How Much Protein Do We Really Need?

How Much Protein Do We Really Need?

Hello everyone! The topic today is protein. Yes, this macro nutrient is often the main focus of our western diets but should it get all the attention?

Most of us have been raised in a protein-centered culture. One where the main focus of most meals will be the protein on the plate, right? The center piece is always the steak or chicken or fish. Some vegetables for garnish and maybe a tiny side salad. Don’t get me wrong, protein is an essential nutrient and one can’t be healthy without it but just how much do we really need? How much do athletes need?

…they found that even vegans were getting 70% more protein than the RDA! 

The recommended amount of daily protein is around .36 grams per pound of body weight. So, if you’re 150lbs that is 56 grams per day, for a man and slightly less for a woman (not pregnant). WebMD recommends 46 grams of protein per day for woman. That’s not a lot of protein when you consider that just 4 ounces of chicken has about 36 grams! This study examined the nutrient profiles of vegetarians and non-vegetarians and they found that even vegans were getting 70% more protein than the RDA! So, I really cringe now when people ask me where I get my protein upon hearing that I’m a vegetarian.

97% of Americans aren’t getting the recommended minimum amount of fiber which has serious health consequences.

In fact, this other study found that only 3% of Americans weren’t getting enough protein and that was due to not eating enough calories in total. So, basically, if you’re eating enough food, you’re getting enough protein without even thinking about it. The one nutrient that non-vegetarians aren’t getting enough of is fiber. 97% of Americans aren’t getting the recommended minimum amount of fiber which has serious health consequences. You are at a much higher risk for disease (cancer, heart disease, diabetes) from a lack of fiber than a lack of protein, in the US. The recommended minimum of daily fiber intake is 31.5 grams. The average American is only getting about 15g per day. Less than half! Now, even semi-vegetarians meet the minimum of fiber intake and vegans triple the number. So, my new response to the “where do you get your protein” question will be “Where do you get your fiber?”

What about athletes?

Don’t athletes require lots of meat or mega doses of whey protein to perform? Yes, athletes do require more protein than a sedentary individual. Studies of vegan and non-vegan athletes (both endurance and strength) show they do require more protein and it ranges from 1.0-2.0 grams per kg of body weight, with strength athletes being on the higher end. So, a 150lb endurance athlete may need 120g of protein daily. Let’s be honest with ourselves, here. Taking our 1hr spin class 3x per week doesn’t put us in the same category as the full-time athletes in the studies. So we may want to tone down the protein-to-kg ratio a bit. The average was 6 hours of training, daily, for the athletes studied. Just saying. This amount of protein is easily met with a healthy, nutrient-dense vegan diet. Also, studies found that there was little difference between vegetarian/vegan athletes and non-vegetarian athletes, when it came to performance.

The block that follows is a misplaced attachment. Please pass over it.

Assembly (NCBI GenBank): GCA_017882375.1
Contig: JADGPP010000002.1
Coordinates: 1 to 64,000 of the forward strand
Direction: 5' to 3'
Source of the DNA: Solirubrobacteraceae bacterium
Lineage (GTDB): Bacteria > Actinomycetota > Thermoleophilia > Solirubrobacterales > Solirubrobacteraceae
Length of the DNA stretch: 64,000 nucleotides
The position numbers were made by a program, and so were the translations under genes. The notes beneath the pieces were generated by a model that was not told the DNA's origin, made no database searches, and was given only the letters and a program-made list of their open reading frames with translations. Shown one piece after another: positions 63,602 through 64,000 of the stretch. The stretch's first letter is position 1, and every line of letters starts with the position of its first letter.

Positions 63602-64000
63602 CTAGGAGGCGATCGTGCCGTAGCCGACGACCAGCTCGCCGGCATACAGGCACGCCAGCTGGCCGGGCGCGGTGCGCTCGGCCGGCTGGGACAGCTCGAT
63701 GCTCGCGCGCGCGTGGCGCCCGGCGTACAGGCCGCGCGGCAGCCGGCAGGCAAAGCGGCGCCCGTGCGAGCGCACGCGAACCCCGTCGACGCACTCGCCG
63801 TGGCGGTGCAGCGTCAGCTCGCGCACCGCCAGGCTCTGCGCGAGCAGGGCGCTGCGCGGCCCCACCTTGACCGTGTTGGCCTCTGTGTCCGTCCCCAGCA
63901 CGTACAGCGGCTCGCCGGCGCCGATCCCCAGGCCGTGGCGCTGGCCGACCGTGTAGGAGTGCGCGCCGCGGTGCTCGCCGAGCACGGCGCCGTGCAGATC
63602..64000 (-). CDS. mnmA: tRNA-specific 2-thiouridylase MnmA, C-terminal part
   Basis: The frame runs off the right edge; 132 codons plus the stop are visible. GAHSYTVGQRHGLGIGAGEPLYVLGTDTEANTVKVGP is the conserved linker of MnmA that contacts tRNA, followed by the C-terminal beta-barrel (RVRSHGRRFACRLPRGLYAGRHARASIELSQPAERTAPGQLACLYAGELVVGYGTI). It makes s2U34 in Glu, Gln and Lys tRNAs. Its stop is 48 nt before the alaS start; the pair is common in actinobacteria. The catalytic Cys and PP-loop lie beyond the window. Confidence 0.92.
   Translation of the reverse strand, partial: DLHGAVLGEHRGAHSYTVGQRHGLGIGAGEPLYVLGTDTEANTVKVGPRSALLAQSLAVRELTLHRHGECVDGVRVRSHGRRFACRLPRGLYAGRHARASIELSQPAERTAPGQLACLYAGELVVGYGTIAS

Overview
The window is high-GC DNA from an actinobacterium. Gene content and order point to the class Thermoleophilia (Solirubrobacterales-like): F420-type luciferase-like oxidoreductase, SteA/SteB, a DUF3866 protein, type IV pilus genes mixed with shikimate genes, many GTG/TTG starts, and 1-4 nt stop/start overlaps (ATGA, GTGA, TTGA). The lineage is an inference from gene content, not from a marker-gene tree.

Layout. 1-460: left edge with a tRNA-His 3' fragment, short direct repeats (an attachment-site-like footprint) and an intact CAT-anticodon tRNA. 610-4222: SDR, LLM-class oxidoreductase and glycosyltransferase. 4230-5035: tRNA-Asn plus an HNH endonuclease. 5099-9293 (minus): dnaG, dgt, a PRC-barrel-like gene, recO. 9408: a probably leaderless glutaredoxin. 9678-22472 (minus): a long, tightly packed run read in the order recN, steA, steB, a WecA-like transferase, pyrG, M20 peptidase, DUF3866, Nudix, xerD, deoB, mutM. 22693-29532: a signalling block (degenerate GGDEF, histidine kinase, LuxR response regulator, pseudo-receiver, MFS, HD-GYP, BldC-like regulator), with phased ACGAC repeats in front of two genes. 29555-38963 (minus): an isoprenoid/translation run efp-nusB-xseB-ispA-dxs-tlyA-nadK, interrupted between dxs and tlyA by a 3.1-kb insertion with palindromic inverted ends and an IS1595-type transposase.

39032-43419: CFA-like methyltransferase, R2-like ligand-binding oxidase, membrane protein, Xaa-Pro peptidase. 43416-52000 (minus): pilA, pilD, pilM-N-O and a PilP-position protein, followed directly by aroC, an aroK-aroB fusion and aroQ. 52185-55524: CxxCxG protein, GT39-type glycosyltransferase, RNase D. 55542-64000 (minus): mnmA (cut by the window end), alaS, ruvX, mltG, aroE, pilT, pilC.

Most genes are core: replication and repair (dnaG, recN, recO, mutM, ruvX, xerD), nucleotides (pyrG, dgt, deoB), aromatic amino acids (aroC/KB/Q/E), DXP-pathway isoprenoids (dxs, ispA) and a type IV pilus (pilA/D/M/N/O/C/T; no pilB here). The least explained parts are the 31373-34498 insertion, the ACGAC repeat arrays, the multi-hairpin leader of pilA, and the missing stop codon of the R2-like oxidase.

There are problems with getting too much protein, too. We are much more likely to fall into this category as Americans. Too much protein may negatively affect the following:

  • kidney function
  • calcium stores
  • bone health
  • cardiovascular health

In addition to the above, too much animal protein may increase your cancer risk due to the increase in IGF-1 (Insulin Growth Factor).

Good plant-based sources of protein (with a healthy amount of fiber):

  • Hemp seeds: 10 grams or protein for 2 tablespoons
  • Almonds: 6.1 g for 1 ounce
  • Quinoa: 8g for 1 cup (cooked)
  • Chia Seeds: 4g for 2 tablespoons
  • Rice & Beans: 7g for 1 cup

To sum it all up, don’t stress about protein. You’re getting enough of it. Even if you’re a competitive athlete that trains 6 hours per day, you’re most likely getting enough protein eating the typical American diet. I do like to take my Zenberry or any high quality vegan, organic protein, after hard workouts. They make it easy to get that immediate recovery nutrition to replenish my body. The rest of the day I’m eating whole foods.

Thank you for reading.

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